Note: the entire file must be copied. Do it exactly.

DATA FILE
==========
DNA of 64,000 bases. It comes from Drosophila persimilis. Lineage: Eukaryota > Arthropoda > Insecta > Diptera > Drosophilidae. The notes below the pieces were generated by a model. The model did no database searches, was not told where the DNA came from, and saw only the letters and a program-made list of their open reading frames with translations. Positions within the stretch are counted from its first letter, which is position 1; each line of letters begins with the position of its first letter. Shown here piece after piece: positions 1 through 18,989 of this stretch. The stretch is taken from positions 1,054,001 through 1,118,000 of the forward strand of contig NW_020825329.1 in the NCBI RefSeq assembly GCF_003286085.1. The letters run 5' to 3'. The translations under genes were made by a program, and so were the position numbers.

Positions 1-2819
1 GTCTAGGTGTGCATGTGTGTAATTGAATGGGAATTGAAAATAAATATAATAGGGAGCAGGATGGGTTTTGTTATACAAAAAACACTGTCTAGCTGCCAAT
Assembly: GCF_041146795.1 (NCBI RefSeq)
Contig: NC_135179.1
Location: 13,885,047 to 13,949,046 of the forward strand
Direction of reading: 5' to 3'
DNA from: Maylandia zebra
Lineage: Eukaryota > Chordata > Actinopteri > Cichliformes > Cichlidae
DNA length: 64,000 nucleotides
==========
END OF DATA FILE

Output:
DNA of 64,000 bases. It comes from Drosophila persimilis. Lineage: Eukaryota > Arthropoda > Insecta > Diptera > Drosophilidae. The notes below the pieces were generated by a model. The model did no database searches, was not told where the DNA came from, and saw only the letters and a program-made list of their open reading frames with translations. Positions within the stretch are counted from its first letter, which is position 1; each line of letters begins with the position of its first letter. Shown here piece after piece: positions 1 through 18,989 of this stretch. The stretch is taken from positions 1,054,001 through 1,118,000 of the forward strand of contig NW_020825329.1 in the NCBI RefSeq assembly GCF_003286085.1. The letters run 5' to 3'. The translations under genes were made by a program, and so were the position numbers.

Positions 1-2819
1 GTCTAGGTGTGCATGTGTGTAATTGAATGGGAATTGAAAATAAATATAATAGGGAGCAGGATGGGTTTTGTTATACAAAAAACACTGTCTAGCTGCCAAT
Assembly: GCF_041146795.1 (NCBI RefSeq)
Contig: NC_135179.1
Location: 13,885,047 to 13,949,046 of the forward strand
Direction of reading: 5' to 3'
DNA from: Maylandia zebra
Lineage: Eukaryota > Chordata > Actinopteri > Cichliformes > Cichlidae
DNA length: 64,000 nucleotides